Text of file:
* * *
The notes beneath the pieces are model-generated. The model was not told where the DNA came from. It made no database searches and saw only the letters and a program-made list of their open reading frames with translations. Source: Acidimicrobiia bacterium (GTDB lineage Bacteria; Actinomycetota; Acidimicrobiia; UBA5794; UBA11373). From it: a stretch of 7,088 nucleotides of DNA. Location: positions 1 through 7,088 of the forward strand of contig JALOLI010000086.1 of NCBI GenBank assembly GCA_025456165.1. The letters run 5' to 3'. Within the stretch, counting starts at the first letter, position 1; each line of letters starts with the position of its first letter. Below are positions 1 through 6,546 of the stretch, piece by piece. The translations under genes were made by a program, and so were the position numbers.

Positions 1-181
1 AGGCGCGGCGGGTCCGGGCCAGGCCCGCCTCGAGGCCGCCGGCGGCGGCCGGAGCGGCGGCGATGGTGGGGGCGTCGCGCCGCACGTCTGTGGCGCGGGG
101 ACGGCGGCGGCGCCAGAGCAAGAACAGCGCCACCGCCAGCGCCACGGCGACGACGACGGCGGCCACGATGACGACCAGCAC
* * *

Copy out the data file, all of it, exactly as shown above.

The notes beneath the pieces are model-generated. The model was not told where the DNA came from. It made no database searches and saw only the letters and a program-made list of their open reading frames with translations. Source: Acidimicrobiia bacterium (GTDB lineage Bacteria; Actinomycetota; Acidimicrobiia; UBA5794; UBA11373). From it: a stretch of 7,088 nucleotides of DNA. Location: positions 1 through 7,088 of the forward strand of contig JALOLI010000086.1 of NCBI GenBank assembly GCA_025456165.1. The letters run 5' to 3'. Within the stretch, counting starts at the first letter, position 1; each line of letters starts with the position of its first letter. Below are positions 1 through 6,546 of the stretch, piece by piece. The translations under genes were made by a program, and so were the position numbers.

Positions 1-181
1 AGGCGCGGCGGGTCCGGGCCAGGCCCGCCTCGAGGCCGCCGGCGGCGGCCGGAGCGGCGGCGATGGTGGGGGCGTCGCGCCGCACGTCTGTGGCGCGGGG
101 ACGGCGGCGGCGCCAGAGCAAGAACAGCGCCACCGCCAGCGCCACGGCGACGACGACGGCGGCCACGATGACGACCAGCAC